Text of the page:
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In Hip-hop it seems, every generation tends to think they have it the hardest.
I’ve seen some younger artist complain about not getting the chances they deserve because they’re overlooked for the less talented.
An oversaturated, commercialized industry that recognizes antics over skills is one of the many complaints I hear regularly.
Rappers from the 90’s era often complain they can’t be heard because its a young persons sport. “If you ain’t Lil this or that, you can’t get no shine”!
There’s 2 other generations of Hip-hop I’d like to acknowledge that I’ve had the privilege to interact with on meaningful levels.
Of course the 70’s to 80’s originators of the Genre like GrandMaster Flash, Treacherous 3, SugarHill Gang etc…
These artists may have the biggest legitamite gripe of any generation. They created Hip Hop!
The innovative Party rocking Djaying of Afrika Bombatta, the Masters of Ceremony Melly MeL, Grandmaster Caz and Kurtis Blow as well as many others who don’t collect pensions or honorable mentions.
Then there’s the maturing and diverse Hip-hop of the 80’s & 90’s crowd that ushered in L.L. Cool J, Rakim, KRS One and DJ Jazzy Jeff & The Fresh Prince. This generation was special because they began figuring out how to get paid off rap and pivot onto other platforms such as clothing, film, label ownership etc…
Touring with DJ Jazzy Jeff has given me the opportunity to pick his brain about these generational differences and inquire about his secrets to longevity.
Jeff is a Masterful tactitian when it comes to navigating spaces. He’s very frank but not confrontational, if he takes something personal you’d never know it. He enjoys music like most of us enjoy air, but also loves the artists attached to the creation of good music.
The crew on this tour ranks in age like this;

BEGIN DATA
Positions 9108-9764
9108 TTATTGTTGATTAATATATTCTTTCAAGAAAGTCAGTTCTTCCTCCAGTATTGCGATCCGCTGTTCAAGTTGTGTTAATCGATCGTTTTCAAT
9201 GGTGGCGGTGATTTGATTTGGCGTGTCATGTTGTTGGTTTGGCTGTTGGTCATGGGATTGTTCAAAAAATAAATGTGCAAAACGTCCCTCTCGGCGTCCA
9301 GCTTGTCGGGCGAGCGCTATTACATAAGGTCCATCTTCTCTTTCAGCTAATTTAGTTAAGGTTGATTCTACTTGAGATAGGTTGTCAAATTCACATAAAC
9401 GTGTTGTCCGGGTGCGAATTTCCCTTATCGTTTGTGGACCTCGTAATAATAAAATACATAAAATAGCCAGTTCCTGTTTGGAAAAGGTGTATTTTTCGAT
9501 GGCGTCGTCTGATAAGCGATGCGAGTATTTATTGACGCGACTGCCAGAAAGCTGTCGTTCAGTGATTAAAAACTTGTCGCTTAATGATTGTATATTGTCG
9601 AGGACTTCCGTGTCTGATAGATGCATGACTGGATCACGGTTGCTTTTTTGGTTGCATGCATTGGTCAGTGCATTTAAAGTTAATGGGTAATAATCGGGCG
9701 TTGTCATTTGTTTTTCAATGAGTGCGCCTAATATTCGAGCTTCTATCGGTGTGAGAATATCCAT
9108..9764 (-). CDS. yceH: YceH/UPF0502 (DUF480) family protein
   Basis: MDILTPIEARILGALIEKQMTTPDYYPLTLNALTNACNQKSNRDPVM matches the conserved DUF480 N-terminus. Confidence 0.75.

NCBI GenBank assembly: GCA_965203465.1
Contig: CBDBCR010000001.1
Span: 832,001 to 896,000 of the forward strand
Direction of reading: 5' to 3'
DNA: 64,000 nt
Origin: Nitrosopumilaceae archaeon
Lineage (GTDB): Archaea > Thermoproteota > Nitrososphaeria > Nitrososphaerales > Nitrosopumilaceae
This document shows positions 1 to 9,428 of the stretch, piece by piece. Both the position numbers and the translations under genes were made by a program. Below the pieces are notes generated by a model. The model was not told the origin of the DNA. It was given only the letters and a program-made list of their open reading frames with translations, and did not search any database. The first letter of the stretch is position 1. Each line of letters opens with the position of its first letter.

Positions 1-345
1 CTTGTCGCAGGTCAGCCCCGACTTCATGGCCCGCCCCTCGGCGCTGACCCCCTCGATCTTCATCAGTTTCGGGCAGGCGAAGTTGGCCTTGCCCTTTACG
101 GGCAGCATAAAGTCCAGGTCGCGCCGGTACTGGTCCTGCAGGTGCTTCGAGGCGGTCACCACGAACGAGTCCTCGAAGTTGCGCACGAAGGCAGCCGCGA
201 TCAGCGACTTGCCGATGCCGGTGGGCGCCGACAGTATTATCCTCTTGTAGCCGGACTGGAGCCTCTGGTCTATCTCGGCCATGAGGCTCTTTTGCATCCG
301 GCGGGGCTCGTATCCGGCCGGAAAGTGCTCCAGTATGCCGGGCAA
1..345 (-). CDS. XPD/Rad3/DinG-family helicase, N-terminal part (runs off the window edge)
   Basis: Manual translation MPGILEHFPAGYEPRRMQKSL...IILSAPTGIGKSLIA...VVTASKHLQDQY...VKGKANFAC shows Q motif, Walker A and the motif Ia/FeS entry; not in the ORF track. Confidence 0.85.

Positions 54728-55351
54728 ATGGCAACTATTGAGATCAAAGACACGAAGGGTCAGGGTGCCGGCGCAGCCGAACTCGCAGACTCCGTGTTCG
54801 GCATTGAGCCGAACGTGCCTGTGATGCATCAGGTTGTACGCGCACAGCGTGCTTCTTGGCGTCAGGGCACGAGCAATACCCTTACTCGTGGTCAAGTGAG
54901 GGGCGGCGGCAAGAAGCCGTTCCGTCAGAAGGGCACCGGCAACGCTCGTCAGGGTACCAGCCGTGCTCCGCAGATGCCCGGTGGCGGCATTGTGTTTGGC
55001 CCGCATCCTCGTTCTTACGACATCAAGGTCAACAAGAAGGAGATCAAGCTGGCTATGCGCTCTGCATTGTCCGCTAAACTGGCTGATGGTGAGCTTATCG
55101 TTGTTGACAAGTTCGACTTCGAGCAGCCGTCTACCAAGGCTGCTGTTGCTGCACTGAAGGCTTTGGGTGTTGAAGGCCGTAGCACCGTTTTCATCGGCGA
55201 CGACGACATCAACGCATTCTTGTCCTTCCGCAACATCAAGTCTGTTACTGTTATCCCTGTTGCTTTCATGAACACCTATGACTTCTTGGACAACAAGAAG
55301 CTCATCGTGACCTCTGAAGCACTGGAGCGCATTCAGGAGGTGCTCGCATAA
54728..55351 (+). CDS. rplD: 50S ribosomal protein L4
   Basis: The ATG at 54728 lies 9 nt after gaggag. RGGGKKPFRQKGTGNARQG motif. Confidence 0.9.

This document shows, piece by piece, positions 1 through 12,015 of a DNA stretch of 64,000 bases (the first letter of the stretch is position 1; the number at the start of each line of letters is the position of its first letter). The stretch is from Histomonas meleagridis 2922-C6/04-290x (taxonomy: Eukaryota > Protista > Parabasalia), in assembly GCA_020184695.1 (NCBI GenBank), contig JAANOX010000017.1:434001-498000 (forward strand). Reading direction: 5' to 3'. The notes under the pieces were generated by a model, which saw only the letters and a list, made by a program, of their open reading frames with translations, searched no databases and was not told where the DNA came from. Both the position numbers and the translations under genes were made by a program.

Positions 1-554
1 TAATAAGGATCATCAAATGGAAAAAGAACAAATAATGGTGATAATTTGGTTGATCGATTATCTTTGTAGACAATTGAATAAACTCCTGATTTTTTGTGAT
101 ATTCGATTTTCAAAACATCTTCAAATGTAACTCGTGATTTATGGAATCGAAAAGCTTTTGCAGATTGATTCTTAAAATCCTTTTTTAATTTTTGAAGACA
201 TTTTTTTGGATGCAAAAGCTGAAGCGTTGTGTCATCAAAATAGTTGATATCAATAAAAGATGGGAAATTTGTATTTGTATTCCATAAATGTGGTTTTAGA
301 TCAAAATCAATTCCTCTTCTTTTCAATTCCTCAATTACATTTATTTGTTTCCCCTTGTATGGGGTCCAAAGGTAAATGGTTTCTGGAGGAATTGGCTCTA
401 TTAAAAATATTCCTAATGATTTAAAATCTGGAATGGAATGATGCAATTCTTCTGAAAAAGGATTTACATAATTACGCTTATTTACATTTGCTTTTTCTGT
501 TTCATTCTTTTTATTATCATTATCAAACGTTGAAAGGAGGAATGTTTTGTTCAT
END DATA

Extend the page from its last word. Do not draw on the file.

DJ Jazzy Jeff- age 52
DJ Ferno- age 30
(Coordinator) Uncle Steve- age 46
M.C.-Dayne Jordan- age 26
(Camera Guy) Chris- age 37
M.C. RhymeFest- age 40
The album we recently created “M3” also features Jeff’s amazingly talented son Amir- age 19.
In this project Jeff assembled almost every generation of Hip-hop.
Last night he told me “no-one can be everything to everybody, but together we can all make a difference”.
I view him like Proffessor X of the X-men, a true producer, who knows how to bring the best out of everyone and still show us how to work together for a common purpose.
I must admit, I’ve kinda been the Wolverine of the group, a little wild at times and alot of patience on Jeff’s part to deal with me, but I’m becoming civilized over time.
As we tour the world with audiences ranging in age of 17-30yrs old I’m realizing real quick I need to know a few Kendrick Lamar, Big K.R.I.T. and Vic Mensa joints in order to be relevant.
I can also throw in some of these “off the top of the dome” freestyles that amaze audiences who aren’t accustomed to that at live shows.
The counsel I give Dayne about how to keep mental stability in this industry and balance family, is just as valuable as him keeping me updated on new lyricists I need to be paying attention to.
Complaining about one another’s generation gets us no where in this $80 billion industry/Culture called hip-hop.
There’s enough for us all to do what we do best forever as long as we work together and continue to evolve as the times change.